I stick to my initial feel of it being juvenile. The dialogue still confounded me with it's childishness coming from 30 year olds. The plots and plans came off as naive at times (Taquar and the whole baby thing). And the flow of events felt a bit chopped and too easy. What a coincidence that Jet's horse ran into Dibble and Jasper appeared out of nowhere, just as Terelle and Co. happened by... It's too planned. Furthermore, what the hell is up with the Khromatians?! They were introduced, our super heroes jump into their land cause massive havoc and just.. leave. End of story... No! Their excursions in Khromatis will definitely have consequences, we can't just ignore them and hope they go away!
Oh well. Still a good read. Kaneth and Ryka's plot line is the best out of all of them. Even though their's got a bit retarded at the end. I don't know any 1 year olds that can form sentences... But their child apparently can and is some sort of Storm lord extraordinaire, the likes of which have NEVER existed in the land.. ever. The ending with Ravard felt so futile, anti-climatic and useless. But I guess that's what the author was trying to get through; War is so pointless, it's waged for such petty reasons, people die for nothing and no one emerges victorious at the end. She also stresses on the importance of family and focusing on what really matters. I liked that aspect and I think she got her point across nicely.
Would I recommend it? I'm not sure. There are just so many amazing books out there that I'd rather spend my reading time on. This book was just mediocre. (less)
As good as the first book. Events usually slow down in the second book of a trilogy, but Larke managed to keep the pace, even improve it. I read the f...moreAs good as the first book. Events usually slow down in the second book of a trilogy, but Larke managed to keep the pace, even improve it. I read the first 3 quarters of the book in two sittings, but then things slowed down at the end. There was a lot of plotting and movement back and forth across the deserts and the white outs and the scarpen that could have been avoided, but it all worked out in the end.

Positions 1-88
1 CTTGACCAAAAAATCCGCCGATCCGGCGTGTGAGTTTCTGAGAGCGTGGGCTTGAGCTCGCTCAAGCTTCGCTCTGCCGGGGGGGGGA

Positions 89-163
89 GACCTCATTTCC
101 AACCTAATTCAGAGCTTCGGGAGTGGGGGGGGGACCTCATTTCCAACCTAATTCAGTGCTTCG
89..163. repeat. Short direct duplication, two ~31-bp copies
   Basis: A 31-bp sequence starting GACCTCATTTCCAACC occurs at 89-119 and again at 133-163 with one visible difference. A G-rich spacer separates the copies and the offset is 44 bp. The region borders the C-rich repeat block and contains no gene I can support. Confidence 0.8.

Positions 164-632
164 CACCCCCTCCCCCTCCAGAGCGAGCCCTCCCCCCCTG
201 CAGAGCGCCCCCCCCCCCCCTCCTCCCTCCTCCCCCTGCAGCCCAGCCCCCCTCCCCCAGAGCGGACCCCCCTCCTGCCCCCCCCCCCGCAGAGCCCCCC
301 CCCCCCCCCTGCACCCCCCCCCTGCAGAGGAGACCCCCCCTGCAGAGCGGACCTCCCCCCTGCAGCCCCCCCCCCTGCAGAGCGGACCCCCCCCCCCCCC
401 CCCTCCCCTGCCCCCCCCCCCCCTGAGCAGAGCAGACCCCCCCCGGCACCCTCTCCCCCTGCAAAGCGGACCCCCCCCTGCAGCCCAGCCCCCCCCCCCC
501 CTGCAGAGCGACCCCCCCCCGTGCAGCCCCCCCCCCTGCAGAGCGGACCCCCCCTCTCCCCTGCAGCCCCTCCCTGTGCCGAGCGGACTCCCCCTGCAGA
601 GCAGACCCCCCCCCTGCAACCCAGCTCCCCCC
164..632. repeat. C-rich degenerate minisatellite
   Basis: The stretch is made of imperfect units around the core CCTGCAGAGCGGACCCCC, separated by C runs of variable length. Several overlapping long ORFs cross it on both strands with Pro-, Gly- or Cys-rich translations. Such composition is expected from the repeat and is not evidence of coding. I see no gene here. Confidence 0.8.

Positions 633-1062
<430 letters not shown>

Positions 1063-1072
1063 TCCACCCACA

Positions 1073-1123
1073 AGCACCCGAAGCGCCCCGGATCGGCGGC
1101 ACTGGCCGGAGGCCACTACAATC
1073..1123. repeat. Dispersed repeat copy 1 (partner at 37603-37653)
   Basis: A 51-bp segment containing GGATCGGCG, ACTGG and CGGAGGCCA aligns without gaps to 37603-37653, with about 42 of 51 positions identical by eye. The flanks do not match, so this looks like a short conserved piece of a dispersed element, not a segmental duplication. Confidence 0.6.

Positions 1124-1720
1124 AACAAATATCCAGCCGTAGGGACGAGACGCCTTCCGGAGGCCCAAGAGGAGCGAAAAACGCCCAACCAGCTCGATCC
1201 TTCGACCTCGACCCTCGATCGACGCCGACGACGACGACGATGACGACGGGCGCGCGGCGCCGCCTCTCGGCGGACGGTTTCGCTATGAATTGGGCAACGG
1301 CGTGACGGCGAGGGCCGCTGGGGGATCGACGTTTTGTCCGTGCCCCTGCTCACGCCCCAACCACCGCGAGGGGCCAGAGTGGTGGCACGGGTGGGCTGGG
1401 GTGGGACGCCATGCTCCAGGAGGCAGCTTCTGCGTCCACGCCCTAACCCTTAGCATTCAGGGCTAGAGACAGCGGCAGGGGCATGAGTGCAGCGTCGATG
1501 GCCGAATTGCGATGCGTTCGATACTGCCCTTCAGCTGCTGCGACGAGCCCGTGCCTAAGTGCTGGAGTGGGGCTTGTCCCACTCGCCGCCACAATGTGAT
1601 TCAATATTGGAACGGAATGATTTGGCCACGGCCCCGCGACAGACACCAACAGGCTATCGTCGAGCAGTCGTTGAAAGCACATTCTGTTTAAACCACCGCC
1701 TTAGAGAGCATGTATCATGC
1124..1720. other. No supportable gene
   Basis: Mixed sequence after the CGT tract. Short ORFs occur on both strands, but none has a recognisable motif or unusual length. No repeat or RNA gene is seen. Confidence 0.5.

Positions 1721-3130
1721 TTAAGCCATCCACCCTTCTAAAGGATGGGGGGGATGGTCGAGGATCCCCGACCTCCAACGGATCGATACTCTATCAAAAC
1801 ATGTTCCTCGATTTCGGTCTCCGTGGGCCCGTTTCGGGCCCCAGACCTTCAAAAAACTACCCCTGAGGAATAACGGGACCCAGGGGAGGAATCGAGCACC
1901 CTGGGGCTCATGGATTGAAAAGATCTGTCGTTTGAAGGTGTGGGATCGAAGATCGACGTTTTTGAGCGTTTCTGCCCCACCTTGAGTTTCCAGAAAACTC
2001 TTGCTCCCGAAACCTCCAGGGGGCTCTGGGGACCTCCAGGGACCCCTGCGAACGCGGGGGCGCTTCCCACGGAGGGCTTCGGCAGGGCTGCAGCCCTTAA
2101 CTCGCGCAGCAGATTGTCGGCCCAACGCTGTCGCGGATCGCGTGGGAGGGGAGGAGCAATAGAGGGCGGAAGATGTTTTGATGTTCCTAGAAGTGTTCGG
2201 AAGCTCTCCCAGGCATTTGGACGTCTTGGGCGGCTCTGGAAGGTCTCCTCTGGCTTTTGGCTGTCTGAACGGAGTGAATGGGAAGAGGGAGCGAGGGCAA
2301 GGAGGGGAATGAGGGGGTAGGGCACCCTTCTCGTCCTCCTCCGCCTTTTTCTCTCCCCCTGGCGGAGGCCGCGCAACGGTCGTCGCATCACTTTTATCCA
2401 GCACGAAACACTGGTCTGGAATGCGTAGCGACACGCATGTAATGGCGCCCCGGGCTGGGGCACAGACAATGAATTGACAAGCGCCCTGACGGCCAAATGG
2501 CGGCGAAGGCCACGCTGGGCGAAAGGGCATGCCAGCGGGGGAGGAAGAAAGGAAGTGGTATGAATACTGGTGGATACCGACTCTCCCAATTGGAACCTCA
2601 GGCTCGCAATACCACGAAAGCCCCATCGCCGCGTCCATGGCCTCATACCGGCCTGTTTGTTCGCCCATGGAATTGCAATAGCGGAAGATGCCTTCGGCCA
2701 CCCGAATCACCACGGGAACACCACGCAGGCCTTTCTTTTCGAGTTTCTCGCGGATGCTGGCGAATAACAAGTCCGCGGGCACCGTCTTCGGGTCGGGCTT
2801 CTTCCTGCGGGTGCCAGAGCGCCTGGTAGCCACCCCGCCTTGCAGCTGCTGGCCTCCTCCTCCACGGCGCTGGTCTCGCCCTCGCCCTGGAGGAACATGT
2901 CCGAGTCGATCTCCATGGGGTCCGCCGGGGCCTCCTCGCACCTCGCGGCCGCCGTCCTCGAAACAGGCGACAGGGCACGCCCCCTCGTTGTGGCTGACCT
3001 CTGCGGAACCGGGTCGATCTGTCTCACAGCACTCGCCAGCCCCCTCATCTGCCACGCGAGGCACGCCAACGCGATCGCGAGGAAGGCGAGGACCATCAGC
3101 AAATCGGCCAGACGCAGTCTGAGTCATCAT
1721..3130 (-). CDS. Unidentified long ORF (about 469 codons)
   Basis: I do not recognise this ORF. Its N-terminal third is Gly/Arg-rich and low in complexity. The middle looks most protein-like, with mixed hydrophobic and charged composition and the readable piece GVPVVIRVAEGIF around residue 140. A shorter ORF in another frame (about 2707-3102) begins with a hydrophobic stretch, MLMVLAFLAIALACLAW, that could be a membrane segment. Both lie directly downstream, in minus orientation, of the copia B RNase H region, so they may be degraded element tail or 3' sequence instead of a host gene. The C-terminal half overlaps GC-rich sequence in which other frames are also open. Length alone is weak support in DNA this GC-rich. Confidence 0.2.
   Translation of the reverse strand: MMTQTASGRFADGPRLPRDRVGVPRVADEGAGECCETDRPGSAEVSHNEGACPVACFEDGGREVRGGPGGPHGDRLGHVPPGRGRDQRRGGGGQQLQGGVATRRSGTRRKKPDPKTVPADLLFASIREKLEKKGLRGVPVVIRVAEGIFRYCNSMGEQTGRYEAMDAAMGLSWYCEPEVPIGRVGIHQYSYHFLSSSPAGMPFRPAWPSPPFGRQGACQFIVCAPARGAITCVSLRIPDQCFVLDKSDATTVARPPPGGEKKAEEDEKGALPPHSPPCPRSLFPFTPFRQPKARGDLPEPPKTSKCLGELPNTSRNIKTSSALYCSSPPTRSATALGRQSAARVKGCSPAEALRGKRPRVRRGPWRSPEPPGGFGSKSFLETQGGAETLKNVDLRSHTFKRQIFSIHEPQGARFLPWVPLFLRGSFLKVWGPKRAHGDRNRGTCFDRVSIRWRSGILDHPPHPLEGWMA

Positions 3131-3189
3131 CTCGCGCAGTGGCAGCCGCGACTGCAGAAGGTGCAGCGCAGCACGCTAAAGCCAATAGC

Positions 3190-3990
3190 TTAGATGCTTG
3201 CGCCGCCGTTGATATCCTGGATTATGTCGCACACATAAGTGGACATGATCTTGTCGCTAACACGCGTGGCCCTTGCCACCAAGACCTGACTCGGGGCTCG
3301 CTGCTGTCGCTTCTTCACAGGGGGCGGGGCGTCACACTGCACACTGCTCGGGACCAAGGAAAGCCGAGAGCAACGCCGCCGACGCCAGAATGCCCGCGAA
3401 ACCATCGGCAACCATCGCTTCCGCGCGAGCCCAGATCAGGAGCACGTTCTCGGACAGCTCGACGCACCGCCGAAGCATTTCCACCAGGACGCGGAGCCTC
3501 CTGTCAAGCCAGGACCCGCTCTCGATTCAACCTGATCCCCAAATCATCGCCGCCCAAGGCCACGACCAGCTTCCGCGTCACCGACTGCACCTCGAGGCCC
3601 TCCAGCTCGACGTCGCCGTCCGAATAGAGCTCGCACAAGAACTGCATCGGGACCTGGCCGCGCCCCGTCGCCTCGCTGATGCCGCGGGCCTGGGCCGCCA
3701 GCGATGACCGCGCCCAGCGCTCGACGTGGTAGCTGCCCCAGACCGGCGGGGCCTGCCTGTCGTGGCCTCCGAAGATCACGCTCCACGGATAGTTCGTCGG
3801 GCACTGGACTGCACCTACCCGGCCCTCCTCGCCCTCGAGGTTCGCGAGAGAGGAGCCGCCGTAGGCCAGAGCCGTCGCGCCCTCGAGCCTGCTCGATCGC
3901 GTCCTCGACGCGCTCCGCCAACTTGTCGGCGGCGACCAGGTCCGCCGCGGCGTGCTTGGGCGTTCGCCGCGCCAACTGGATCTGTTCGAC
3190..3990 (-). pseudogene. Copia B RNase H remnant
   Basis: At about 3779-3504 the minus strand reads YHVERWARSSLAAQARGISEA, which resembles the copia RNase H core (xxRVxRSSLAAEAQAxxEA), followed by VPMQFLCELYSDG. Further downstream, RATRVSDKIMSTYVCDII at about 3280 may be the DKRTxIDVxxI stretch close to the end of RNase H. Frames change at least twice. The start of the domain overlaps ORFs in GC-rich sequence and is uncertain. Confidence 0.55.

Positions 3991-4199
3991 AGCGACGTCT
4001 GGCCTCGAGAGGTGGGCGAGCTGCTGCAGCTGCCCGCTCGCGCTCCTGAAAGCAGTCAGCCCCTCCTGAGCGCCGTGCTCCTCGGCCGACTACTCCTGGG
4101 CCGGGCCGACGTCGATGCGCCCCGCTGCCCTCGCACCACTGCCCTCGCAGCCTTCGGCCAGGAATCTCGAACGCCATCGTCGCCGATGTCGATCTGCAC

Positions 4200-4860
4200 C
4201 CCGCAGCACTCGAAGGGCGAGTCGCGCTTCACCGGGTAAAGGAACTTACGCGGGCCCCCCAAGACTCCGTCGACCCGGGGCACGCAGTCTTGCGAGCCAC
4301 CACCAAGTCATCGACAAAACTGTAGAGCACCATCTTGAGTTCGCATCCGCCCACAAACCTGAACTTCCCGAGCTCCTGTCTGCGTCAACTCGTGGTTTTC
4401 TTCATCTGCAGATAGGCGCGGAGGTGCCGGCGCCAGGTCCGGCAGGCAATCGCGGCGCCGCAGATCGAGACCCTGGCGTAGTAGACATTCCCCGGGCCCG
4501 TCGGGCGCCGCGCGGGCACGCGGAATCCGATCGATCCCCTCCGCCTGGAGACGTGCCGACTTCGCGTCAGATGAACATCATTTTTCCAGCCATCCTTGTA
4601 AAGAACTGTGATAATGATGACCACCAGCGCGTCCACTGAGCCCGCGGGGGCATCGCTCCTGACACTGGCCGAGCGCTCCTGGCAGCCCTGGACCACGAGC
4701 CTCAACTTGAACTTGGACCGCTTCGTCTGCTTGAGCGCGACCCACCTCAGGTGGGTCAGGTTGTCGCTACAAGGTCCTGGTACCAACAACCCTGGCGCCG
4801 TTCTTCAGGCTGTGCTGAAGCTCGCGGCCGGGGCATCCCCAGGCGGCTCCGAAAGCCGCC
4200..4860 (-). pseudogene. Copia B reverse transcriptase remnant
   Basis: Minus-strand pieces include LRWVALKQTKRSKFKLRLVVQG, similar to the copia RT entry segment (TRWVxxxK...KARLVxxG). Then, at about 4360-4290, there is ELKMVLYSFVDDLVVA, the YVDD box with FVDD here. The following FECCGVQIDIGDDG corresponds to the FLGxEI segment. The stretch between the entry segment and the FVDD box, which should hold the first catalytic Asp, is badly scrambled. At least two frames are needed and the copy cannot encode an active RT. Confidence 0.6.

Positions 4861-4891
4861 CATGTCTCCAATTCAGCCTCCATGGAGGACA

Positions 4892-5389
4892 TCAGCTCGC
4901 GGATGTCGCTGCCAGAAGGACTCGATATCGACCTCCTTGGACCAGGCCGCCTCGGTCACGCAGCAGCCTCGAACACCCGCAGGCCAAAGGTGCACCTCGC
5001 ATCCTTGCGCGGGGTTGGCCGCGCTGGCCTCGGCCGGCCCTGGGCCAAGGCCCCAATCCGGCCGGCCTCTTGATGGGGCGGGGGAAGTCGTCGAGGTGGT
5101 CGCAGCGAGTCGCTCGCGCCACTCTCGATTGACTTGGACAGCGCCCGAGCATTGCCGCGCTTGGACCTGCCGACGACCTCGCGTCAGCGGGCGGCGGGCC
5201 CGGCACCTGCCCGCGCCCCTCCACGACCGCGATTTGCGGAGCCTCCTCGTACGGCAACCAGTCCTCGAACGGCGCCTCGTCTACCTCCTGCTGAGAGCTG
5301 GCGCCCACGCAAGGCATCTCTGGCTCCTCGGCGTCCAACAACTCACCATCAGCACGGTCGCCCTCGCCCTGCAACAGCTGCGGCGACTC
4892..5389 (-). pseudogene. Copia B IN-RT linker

Ryka and Kaneth have been bumped up to be my favorite characters, in fact, their story line is the most interesting. Terelle became pathetic and resigned after her kick ass debut in the first novel and Shale has become hard and a user, I do not approve!
This book was bleak as all the events occurred during a war, but surprisingly it wasn't a bit boring. Every time Larke would begin a chapter with a new POV I'd get annoyed as I was dying to find out what happened to the previous POV, but then I'd quickly get sucked into the new POV and by the time the old one rolled in, I would get annoyed yet again!
Very well wriiten and thought out. Larke did not lax in any bit of the book and the plot flowed beautifully, engaging till the end.